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Comment Re:Perfect american corporate business practice (Score 4, Insightful) 231

But they didn't do anything illegal. They're basically just using their own download application that comes with extra stuff.

Yes, but Download.com still assures users that they will never bundle that "extra stuff". Their Adware & Spyware Notice says:

In your letters, user reviews, and polls, you told us bundled adware was unacceptable--no matter how harmless it might be. We want you to know what you're getting when you download from CNET Download.com, and no other download site can promise that.

Also, they make it look like a download link for the real installer (which it used to be), and then the user gets this CNET crap. But they still used our name liberally in the trojan installer as if we were somehow responsible for or involved in this abomination. I've got screen shots on my Download.com fiasco page.

Also, this "apology" rings hollow because they aren't fixing the problem along with it. In particular:

1) He claims that bundling malware with Nmap was a “mistake on our part” and “we reviewed all open source files in our catalog to ensure none are being bundled.” Either that is a lie, or they are totally incompetent, because tons of open source software is still being bundled. You can read the comments below his post for many examples.

2) Even if they had removed the malware bundling from open source software, what about all of the other free (but not open source) Windows software out there? They shouldn't infect any 3rd party software with sketchy toolbars, search engine redirectors, etc.

3) At the same time that Sean sent the “apology” to users, he sent this very different note to developers. He says they are working on a new expanded version of the rogue installer and “initial feedback from developers on our new model has been very positive and we are excited to bring this to the broader community as soon as possible”. He tries to mollify developers by promising to give them a cut (“revenue share”) of the proceeds from infecting their users.

4) You no longer need to register and log in to get the small (non-trojan) “direct download” link, but the giant green download button still exposes users to malware.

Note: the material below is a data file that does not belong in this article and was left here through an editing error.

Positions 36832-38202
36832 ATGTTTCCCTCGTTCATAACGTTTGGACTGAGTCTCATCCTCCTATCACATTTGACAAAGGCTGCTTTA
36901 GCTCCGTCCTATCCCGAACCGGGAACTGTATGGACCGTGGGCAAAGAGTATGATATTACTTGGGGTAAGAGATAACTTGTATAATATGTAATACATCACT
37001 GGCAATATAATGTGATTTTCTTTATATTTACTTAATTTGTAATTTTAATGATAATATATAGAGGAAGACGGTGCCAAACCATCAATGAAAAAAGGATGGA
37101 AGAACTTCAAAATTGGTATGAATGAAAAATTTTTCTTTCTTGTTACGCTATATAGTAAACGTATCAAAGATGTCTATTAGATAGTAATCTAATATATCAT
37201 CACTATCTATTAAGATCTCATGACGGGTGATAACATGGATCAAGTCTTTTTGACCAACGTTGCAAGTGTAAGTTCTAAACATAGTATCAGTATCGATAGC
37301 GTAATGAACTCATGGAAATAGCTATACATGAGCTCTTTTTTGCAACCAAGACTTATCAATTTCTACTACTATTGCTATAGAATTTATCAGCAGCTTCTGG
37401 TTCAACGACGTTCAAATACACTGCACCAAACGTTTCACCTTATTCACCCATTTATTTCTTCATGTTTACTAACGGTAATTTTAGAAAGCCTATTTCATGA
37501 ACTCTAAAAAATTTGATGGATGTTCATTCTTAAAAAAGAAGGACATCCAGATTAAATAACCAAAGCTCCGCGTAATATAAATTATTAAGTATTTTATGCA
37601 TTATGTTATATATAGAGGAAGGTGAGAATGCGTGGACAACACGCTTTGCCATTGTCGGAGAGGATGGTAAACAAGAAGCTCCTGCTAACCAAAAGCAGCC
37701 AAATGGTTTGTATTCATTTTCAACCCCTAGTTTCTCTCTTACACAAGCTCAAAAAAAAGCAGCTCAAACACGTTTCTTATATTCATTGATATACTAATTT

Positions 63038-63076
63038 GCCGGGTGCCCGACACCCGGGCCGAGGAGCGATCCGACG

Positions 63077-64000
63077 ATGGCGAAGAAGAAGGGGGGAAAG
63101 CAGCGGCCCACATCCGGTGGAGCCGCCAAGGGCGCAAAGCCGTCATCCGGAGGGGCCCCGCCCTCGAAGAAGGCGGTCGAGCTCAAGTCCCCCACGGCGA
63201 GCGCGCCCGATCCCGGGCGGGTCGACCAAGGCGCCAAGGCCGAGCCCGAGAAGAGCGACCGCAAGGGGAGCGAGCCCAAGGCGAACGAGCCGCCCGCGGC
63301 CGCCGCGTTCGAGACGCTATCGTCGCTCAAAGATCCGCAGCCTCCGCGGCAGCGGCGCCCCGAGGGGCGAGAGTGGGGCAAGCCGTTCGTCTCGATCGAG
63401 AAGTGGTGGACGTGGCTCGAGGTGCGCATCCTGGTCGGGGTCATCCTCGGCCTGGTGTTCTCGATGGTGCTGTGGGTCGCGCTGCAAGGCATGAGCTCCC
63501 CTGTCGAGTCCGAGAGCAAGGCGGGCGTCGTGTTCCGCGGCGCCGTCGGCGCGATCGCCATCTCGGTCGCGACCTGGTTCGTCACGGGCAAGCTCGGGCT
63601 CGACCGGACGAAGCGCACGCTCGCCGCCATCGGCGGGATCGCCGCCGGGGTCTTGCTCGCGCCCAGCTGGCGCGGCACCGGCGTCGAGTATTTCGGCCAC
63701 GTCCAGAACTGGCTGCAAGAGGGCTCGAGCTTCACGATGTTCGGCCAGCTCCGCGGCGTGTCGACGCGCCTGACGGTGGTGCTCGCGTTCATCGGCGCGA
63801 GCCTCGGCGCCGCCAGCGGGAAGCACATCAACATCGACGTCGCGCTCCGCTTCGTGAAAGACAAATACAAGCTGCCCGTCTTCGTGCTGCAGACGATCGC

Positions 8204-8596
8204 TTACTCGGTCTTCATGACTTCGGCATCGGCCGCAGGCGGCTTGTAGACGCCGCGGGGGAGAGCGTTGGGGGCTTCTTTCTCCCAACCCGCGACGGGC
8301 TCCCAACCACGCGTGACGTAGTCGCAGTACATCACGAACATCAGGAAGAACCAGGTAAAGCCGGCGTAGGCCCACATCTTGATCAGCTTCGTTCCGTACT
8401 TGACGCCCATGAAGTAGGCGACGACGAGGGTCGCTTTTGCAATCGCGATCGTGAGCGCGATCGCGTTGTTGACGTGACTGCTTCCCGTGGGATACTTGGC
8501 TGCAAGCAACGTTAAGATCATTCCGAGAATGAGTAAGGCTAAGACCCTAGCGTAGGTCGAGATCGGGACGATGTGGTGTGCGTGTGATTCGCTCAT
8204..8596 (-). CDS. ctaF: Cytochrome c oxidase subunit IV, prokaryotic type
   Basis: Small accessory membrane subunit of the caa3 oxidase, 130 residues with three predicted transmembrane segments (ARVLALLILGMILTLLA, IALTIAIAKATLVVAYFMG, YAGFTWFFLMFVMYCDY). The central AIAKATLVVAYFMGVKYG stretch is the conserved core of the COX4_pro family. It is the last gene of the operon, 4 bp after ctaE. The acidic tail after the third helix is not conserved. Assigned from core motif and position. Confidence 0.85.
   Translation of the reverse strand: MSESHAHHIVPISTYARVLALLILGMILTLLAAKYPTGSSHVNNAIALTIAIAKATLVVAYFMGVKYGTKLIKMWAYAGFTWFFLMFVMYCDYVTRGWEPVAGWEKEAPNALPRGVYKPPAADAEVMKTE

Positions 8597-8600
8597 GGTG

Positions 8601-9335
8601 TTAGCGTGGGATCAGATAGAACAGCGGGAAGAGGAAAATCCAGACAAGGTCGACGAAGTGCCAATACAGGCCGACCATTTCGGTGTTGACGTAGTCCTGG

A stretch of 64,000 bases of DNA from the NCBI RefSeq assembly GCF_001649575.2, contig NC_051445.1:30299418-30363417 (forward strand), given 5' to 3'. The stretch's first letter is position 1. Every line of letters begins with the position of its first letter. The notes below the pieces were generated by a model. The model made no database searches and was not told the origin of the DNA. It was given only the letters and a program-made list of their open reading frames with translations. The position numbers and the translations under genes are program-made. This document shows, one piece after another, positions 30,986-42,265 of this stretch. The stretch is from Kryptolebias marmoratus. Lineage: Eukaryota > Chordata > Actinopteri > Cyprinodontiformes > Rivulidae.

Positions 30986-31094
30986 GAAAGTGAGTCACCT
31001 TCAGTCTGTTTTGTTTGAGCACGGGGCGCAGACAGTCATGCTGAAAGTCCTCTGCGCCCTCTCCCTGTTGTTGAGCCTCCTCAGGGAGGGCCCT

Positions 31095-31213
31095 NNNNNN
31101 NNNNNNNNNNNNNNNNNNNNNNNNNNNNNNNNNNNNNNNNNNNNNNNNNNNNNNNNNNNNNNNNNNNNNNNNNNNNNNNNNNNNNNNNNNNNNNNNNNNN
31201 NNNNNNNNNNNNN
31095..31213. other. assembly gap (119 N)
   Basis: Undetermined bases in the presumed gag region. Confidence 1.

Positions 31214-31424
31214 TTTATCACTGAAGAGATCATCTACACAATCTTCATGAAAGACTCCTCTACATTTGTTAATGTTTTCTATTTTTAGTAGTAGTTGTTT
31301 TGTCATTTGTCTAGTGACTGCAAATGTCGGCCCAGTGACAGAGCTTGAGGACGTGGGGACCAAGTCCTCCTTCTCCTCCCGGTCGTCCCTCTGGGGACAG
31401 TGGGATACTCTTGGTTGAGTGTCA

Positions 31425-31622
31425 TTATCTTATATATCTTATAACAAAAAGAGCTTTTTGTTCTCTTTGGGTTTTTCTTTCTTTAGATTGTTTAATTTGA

5) The Download.Com Adware & Spyware Notice still says “every time you download software from Download.com, you can trust that we've tested it and found it to be adware-free.” How can they say that while they are still adding their own adware? At least they removed the statement from their trojan installer that it is “SAFE, TRUSTED, AND SPYWARE FREE”.

Submission + - Why Double-Spacing After Periods Isn't Wrong (heracliteanriver.com)

An anonymous reader writes: Over at Slate, Farhad Manjoo struck a nerve earlier this year with a vitriolic article attacking anyone who would dare to put two spaces after a period, a post with thousands of comments (and counting) and dozens of online responses. (http://www.slate.com/articles/technology/technology/2011/01/space_invaders.html) He blames the two-space rule on the history of typewriters and ignorance of a consensus among typographers that supposedly goes far back in history. But the recent linked blog post cites numerous sources showing that Manjoo and typographers don't know their own history. It turns out that single-spacing is the aberrant practice, only introduced because technology made people lazier, publishers wanted to save money, and typesetters became dumber. The creators of many historical typefaces still in use today are apparently rolling over in their graves over the current standard. (Note: Slashdot ran an Ask Slashdot story on the topic of spacing last year: http://ask.slashdot.org/story/10/08/04/161232/sentence-spacing-1-space-or-2)